South Windsor applies for state grant to reconstruct Abbe Road

By Christian Mysliwiec - Staff Writer
South Windsor - posted Tue., Jul. 2, 2013
Knolls and dips contribute to the poor visibility at the intersection of Abbe Road and Robert Drive. Photos by Christian Mysliwiec.
Knolls and dips contribute to the poor visibility at the intersection of Abbe Road and Robert Drive. Photos by Christian Mysliwiec.

The May 25 deaths of two teenagers in a car crash on Abbe Road has prompted town employees to reach out to the state for assistance in possibly improving that roadway. On Friday, June 28, an application signed by town engineer Jeffrey Doolittle was submitted to the Capital Region Council of Governments in response to an request for proposals for the ConnDOT Local Road Accident Reduction Program, a competitive grant periodically made available to municipalities.

“I do feel we can cut down that slope there so that it doesn't happen in the future,” said Town Manager Matthew Galligan.

Abbe Road features prominent crowns and dips. The three survivors of the May 25 crash told investigators that they were trying to “get air” over the bumps. The South Windsor Police Department's Traffic Safety and Enforcement Unit determined that the vehicle was traveling northbound toward East Windsor, at a speed between 84 and 90 miles per hour. The vehicle left the ground off a crest near Roberts Road, descended and lost control. The vehicle crossed lanes and left the the roadway on the west side, approximately at the East Windsor town line, and struck trees and other barriers before stopping.

Shortly after the crash, Police Chief Matthew Reed explained in a phone interview that he wanted to explore the possibility of altering the roadway. “We have conferred with the town engineer to see if anything can be done to mitigate the roadway issue – I don't want to go so far as to call it a hazard because hundreds of people travel that roadway every week in daylight, darkness, rain, sleet, snow, and have no issues at all,” he said.

Galligan acknowledged that most reports cite speed, rather than the roadway, as the main contributor to the crash. This is the first instance of a serious crash at Abbe Road that he has known of during his 18 years working for the town. Nevertheless, he wanted to apply for the grant to “take care” of the road before someone else imitates the actions of the crash.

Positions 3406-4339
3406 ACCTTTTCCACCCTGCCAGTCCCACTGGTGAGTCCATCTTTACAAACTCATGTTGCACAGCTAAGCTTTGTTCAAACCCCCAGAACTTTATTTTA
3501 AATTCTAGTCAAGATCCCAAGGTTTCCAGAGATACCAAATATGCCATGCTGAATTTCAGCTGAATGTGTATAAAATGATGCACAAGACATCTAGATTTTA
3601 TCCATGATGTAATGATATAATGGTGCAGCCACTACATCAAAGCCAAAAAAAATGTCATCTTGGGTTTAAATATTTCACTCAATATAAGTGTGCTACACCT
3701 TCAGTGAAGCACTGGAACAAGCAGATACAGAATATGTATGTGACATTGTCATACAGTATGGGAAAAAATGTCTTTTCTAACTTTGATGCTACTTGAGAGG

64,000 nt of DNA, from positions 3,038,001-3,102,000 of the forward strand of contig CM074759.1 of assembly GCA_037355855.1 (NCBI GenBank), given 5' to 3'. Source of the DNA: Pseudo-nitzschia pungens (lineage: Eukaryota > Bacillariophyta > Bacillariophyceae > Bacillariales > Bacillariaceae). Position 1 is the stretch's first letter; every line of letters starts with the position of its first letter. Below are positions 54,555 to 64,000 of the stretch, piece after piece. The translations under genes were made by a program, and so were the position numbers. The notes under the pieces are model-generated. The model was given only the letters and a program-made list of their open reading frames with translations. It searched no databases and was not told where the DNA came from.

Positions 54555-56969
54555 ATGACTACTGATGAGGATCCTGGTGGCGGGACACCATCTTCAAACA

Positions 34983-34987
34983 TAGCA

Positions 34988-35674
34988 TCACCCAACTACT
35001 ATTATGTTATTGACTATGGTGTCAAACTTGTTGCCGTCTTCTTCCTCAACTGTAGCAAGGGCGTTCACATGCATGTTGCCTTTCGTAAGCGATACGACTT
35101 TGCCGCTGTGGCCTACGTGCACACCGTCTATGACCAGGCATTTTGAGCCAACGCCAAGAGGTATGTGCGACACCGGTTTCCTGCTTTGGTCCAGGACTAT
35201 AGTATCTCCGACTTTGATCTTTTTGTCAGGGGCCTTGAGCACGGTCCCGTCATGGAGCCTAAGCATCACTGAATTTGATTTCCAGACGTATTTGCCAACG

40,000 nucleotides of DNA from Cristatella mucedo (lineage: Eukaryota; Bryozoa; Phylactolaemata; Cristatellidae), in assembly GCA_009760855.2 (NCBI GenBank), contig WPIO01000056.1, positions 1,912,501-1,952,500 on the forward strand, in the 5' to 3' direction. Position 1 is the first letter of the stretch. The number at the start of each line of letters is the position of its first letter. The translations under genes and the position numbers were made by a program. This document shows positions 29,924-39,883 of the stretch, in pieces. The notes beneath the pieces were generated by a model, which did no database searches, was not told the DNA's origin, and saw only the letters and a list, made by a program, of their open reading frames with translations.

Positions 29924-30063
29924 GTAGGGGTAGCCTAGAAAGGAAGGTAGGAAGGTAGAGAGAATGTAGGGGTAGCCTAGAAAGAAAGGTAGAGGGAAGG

Abbe Road is an older road in South Windsor. It appears on town maps dating back to 1869. “It was likely built as a narrow country farm road and follows the contours of the land with many dips and rises,” read the application submitted by Doolittle. “There is an abrupt rise or knoll about 260 feet south of the East Windsor town line where the road does not meet current standards for width or roadway geometrics.”

The application notes that about 450 vehicles travel the road per day, and the majority of drivers on the road travel at 36 miles per hour.

The application maintains that it is not the knolls themselves that pose the most hindrance to vehicles, but the poor visibility that results from the terrain.

“The real issue is that when Robert Drive comes out, it's a very blind spot because of that dip,” said Galligan.

This is reiterated in the application. “There have been numerous complaints about the poor sight line at Robert Drive and Abbe Road, and about vehicles traveling too fast over the knoll by the East Windsor Town line going in both directions, losing control and skidding into signs, yards, utility poles and trees,” it read. “Residents who live in this area of Abbe Road say it is a regular occurrence to see and hear vehicles traveling too fast over this knoll, and there are many gouge marks in the pavement on both sides of the knoll where the undercarriage[s] of vehicles have hit the road. Most of these incidents probably do not result in accidents and are not reported to the police.”

The tragic May 25 crash is one of only two reported accidents on file from the past three years. The other occurred in February 2009, when a teen traveling in a pickup truck faster than 50 miles per hour crested over a hill and swerved to avoid a newspaper delivery vehicle. The pickup made contact with the delivery vehicle and also skidded across a resident's lawn.

Galligan notes that aside from the horrific crash, the relative low amount of accidents will make it difficult to get the grant. “But if we can prove that it may be an attractive nuisance for young people who want to do a jump, we might be able to get this resolved,” he said.

Mayor Thomas Delnicki agreed. “There's not a tremendous history of accidents,” he said. “There have been kids driving awfully fast and taking risks, and that's what we're looking at here, ameliorating the risk factor there.”

“Any way you look at it, regardless of what just happened recently, it's a project worthy of consideration,” said Delnicki.

The reconstruction proposal submitted by Doolittle estimates the total construction cost to be $499,830. “There's a lot of projects throughout the state. We're hoping that ours gets to the top,” said Galligan. “It needs to be addressed.”


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